Can Self-Reported Measures Help Determine Lower-Limb Amputees’ K-Levels?
Following a lower-limb amputation, clinicians evaluate individuals to determine their ability to utilize a prosthetic limb effectively. The K-levels, used widely in the U.S., are a Medicare rating system that indicates a person's rehabilitation potential. To determine a person's K-level, clinicians employ objective assessment tools, such as the Amputee Mobility Predictor and Distance and Timed Walk Tests, which provide a glimpse into how individuals with limb loss walk and move.
However, new practices are emerging to aid post-amputation rehabilitation. Recently, community walking metrics, like steps per day and cadence, have proved helpful for clinicians to prescribe prosthetic devices and design rehabilitation interventions. And as these metrics become popular among patients and clinicians, researchers sought to determine the variations in data and what amount is considered significant from a clinical perspective.
This study aimed to identify the typical range of walking measurements among people who use lower limb prostheses over six months, as well as establish standard walking data and a method for interpreting significant changes in those community walking metrics.
The researchers assessed the data of 86 lower-limb amputees at least 21 years old and at least six months post-amputation. Each was given a StepWatch 3 Activity Monitor, which was attuned to their walking gait and affixed to their prosthetic limb just above the foot.
The StepWatch is a medical device approved for use by people who have lost a lower limb or have difficulty walking. It can measure several metrics, including daily steps, walking distance, peak performance index, as well as cadence and cadence variability. Additionally, it uses a proprietary algorithm to assess the user's functional level and provide a single number similar to the K-level. Studies have shown that the StepWatch algorithm is highly consistent with clinically determined K-levels in individuals with below-knee amputations.
The participants provided researchers with data using the Global Mobility Change Rating (GMCR) and the StepWatch. However, the researchers discovered that the participants did not accurately report their activity levels, which is a common trend in previous studies involving individuals with colon cancer, low back pain, multiple sclerosis, and post-joint arthroplasty. Because of the findings from this study, the researchers caution clinicians that approximately 50% of their patients may be inaccurate in reporting their activity level.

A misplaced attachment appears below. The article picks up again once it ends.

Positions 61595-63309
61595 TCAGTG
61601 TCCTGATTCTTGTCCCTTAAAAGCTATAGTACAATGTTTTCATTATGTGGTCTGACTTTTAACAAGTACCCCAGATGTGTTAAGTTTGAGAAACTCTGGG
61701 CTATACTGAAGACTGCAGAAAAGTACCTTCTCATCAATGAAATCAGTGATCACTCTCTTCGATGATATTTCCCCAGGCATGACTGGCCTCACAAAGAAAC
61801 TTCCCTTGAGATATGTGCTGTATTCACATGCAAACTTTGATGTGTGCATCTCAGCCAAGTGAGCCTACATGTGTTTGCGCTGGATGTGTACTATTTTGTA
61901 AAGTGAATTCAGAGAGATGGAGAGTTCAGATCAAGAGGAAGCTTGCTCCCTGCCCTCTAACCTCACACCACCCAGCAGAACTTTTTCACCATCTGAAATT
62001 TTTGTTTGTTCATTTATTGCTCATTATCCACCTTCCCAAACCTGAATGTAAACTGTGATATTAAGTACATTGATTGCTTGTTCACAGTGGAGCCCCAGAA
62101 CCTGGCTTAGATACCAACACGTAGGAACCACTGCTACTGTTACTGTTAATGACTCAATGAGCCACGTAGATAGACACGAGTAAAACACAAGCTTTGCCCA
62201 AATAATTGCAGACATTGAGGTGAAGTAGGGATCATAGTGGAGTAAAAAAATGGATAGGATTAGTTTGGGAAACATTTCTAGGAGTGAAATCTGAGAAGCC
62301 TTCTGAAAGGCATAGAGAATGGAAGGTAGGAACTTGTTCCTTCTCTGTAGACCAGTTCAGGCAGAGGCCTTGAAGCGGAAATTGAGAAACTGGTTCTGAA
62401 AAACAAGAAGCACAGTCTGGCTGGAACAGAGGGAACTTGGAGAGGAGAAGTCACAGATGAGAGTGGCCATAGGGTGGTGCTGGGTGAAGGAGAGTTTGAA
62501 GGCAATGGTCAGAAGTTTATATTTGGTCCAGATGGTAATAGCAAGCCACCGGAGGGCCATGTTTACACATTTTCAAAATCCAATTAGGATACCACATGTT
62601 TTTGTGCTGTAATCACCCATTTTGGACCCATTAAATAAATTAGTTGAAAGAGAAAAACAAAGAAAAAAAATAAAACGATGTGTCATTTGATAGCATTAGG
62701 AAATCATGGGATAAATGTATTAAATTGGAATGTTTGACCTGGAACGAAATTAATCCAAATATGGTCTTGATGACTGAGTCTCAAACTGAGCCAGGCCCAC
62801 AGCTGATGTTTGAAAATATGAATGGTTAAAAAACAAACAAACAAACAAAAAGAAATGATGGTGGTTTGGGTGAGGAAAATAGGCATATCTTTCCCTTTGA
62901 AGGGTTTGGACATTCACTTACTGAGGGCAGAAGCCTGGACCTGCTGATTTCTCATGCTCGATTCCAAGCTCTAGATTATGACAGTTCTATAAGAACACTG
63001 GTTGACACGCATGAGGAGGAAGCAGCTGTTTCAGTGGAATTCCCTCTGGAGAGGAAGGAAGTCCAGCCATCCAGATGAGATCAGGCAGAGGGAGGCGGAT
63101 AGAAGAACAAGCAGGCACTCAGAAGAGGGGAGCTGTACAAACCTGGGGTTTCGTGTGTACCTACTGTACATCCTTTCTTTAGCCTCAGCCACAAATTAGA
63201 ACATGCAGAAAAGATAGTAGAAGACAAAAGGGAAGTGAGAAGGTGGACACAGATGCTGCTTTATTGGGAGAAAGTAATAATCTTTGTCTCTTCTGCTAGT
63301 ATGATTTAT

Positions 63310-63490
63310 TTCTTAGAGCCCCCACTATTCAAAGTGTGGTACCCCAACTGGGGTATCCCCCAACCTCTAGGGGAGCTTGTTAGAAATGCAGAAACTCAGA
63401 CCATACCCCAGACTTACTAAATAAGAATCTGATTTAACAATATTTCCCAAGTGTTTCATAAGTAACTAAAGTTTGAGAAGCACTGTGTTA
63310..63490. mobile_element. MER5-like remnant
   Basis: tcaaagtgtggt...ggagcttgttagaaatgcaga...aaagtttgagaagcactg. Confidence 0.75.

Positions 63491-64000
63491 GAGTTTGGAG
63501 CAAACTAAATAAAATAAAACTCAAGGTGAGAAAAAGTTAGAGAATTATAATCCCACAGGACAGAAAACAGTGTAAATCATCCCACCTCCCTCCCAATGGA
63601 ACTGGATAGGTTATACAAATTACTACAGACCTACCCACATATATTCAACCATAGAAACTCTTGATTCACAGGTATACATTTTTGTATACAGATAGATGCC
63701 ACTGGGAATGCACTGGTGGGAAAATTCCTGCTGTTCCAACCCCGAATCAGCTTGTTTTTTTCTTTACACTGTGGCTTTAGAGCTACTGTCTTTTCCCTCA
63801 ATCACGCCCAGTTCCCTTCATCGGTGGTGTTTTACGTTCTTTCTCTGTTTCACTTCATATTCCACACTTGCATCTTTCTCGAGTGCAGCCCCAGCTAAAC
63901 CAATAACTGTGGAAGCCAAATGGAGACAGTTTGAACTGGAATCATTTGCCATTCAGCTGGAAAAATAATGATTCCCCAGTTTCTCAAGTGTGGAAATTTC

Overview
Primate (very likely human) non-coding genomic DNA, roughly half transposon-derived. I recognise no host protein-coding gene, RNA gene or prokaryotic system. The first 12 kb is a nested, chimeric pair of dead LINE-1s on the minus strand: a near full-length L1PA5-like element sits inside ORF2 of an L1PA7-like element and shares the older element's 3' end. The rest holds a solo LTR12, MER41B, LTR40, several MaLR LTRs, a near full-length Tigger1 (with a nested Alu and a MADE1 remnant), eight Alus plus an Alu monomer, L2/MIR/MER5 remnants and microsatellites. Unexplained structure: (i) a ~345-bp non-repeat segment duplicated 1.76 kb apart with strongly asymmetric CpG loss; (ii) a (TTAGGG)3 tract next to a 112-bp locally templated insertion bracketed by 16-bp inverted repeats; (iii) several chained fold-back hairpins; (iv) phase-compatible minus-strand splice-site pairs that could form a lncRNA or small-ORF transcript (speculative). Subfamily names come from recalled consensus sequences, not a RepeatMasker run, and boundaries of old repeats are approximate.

Because of the findings from this study, the researchers caution clinicians that approximately 50% of their patients may be inaccurate in reporting their activity level.
The researchers pointed out several reasons why the reported mobility changes may not be accurate. One is that participants may have trouble remembering their activities from the previous week. They may also have been confused about which week they experienced changes in mobility, or one positive or negative event may have influenced their overall perception of the week.
Lastly, increased activity may have caused fatigue or residual limb pain, leading to reported reduced GMCR despite actual improvements in walking.
K-level must remain a clinical decision
The authors believe clinicians should still have the last say in determining patients' K-levels. But objective community walking metrics can help them determine what is typical for their patients, and significant changes in walking metrics can prompt further investigation.
For example, a clinician struggling to give a K-level may consult objective community walking metrics to support the decision.
Objective data can still benefit certain patients, mainly if they provide accurate GMCR scores corresponding to changes in walking metrics. For instance, subject 33 in the study experienced a decrease in all metrics due to poor prosthetic socket fit, but the metrics improved after the socket was modified.
When treating patients, it's essential to establish a standard walking pattern and expected variation as a baseline. This helps set realistic goals for improving function after injuries, illnesses, or surgeries. Additionally, a decrease in walking metrics and other information can justify the need for a new prosthetic socket or other changes to insurance providers.